BABY WEEK 6
Now that your baby's awake for longer periods during the day, you can use these times to support his sensory development. Try singing your favorite lullabies by holding your baby firmly under her arms and dance her on a soft surface or playing music. You don't have limit yourself to children's songs. Fill the house with the sounds of music and watch as your baby expresses his pleasure through coos, lip smacks, and jerking arm and leg movements. Don't feel like you need to bombard your baby with music all the time, though. Babies need quiet time, too. An over stimulated child may cry, look away, tense up, arch his back, and become irritable. Try giving your little one time to regroup before moving on to more play.
Your baby may not be able to talk yet, but his face is sure telling you a lot. He's experimenting with different facial expressions — pursing his lips, raising his eyebrows, widening his eyes.
Baby on Schedule
Experts agree that routines keep the day dependable and calm, providing the structure and consistency many babies (and moms) crave. If your child can count on certain regular occurrences day in and day out, navigating her strange new world will be a lot less stressful for her. Here's how you can get baby on a schedule that's right for you and your child.
Let it be baby first. Study your daughter's she may already be following some sort of routine without you knowing. She probably wakes — hungry — at about the same time every morning, there's time to play before a nap, followed by lunch, playtime, and another nap before more playtime, dinner, bath, and bedtime. Sounds like a routine, doesn't it? If you try to follow her pattern of eating, sleeping, and waking, soon you'll have your baby on a schedule.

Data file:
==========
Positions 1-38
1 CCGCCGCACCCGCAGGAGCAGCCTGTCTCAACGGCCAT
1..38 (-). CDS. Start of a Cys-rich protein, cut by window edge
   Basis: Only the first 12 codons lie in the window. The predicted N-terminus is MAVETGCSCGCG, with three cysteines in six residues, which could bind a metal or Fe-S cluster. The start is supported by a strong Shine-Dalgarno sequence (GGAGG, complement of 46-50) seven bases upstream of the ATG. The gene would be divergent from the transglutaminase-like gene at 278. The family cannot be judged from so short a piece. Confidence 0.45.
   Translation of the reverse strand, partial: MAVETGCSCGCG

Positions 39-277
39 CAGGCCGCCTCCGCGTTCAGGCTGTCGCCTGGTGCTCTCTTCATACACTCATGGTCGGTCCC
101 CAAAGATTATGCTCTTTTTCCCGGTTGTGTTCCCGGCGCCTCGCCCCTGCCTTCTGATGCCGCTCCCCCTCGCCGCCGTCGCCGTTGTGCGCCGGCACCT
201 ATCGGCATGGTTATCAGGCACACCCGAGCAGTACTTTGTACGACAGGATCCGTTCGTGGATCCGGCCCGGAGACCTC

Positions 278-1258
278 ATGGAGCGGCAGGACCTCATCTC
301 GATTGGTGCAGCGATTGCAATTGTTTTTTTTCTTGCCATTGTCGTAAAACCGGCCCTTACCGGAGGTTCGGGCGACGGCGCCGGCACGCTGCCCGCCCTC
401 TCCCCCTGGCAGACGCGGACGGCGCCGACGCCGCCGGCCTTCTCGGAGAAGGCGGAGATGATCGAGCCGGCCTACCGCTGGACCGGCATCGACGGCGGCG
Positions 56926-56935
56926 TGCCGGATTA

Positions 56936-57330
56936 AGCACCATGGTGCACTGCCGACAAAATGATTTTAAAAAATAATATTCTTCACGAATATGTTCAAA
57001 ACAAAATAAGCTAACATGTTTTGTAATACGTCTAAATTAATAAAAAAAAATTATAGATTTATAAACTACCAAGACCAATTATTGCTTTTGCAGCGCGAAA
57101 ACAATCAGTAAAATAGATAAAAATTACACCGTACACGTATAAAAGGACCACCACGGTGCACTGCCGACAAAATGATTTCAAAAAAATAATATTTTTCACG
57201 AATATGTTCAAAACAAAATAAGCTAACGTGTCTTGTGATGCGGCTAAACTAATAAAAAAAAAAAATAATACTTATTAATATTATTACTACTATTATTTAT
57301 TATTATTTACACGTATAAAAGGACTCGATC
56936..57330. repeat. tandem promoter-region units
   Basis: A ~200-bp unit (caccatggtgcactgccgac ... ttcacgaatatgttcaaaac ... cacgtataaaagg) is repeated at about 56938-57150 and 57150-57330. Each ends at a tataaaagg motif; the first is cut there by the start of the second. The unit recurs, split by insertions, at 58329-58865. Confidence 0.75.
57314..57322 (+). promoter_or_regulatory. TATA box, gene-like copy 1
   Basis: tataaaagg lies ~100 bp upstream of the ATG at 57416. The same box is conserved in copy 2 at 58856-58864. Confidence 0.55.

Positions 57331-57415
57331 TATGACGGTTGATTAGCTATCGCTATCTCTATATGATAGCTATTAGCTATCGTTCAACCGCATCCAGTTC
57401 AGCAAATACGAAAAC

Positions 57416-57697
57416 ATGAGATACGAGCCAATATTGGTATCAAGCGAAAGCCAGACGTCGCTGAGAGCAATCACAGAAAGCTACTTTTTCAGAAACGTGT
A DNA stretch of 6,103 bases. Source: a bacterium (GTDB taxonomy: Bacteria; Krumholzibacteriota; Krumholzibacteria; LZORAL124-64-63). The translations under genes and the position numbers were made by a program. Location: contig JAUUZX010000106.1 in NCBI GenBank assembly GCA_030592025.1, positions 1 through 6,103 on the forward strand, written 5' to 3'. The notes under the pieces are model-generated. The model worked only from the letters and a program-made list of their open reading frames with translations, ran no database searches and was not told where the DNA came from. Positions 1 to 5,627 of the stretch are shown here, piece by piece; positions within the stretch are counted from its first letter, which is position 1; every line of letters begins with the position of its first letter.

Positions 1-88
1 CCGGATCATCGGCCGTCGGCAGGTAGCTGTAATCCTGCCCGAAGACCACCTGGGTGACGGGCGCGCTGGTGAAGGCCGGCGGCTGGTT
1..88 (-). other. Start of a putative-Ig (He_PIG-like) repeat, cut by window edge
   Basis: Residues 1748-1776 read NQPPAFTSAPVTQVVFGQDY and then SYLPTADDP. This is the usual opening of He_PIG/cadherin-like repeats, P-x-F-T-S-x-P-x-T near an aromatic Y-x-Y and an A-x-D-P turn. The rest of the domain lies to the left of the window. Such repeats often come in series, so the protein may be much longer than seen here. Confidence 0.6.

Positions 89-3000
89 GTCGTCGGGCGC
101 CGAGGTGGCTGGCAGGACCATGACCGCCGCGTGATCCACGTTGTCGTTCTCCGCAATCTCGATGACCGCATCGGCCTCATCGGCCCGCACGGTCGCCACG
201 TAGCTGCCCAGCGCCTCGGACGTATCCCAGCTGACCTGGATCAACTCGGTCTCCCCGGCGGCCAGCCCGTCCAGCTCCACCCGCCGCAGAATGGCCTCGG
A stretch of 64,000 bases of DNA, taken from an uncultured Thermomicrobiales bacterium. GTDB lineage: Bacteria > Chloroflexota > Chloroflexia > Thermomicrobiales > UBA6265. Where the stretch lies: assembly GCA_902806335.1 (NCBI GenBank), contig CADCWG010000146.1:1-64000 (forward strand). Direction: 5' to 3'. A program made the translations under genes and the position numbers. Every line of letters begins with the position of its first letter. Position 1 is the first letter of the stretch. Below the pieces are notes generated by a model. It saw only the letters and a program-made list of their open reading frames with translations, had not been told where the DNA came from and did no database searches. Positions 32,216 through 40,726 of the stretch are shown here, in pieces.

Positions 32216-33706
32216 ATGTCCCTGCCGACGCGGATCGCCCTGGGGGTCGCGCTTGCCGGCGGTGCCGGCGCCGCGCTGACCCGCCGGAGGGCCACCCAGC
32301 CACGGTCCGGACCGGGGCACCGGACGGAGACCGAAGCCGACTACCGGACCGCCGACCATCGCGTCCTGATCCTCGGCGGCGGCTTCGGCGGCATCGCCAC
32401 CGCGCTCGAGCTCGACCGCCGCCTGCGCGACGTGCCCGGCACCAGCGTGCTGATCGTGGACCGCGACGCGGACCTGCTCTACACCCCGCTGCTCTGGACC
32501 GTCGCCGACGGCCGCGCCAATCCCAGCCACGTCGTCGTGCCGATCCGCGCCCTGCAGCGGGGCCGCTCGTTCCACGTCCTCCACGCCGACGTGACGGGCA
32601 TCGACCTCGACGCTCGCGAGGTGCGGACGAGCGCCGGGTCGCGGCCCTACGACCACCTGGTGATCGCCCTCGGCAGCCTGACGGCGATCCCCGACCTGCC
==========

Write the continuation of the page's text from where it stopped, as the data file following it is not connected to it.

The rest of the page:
Bedtime. If your baby's waking, sleeping, and eating are more random, you can still bring some order to her day without imposing a strict schedule. A bedtime routine is easy to establish, Start with a warm bath, dim the lights while you're putting on her pajamas, settle down with her in a comfortable chair (and if she needs one last feeding, now's a good time), read a simple story in a soft voice, sing a lullaby, share a good-night cuddle, and leave the room. A routine lets your baby know that there's an order to bedtime — and encourages her to fall asleep like clockwork.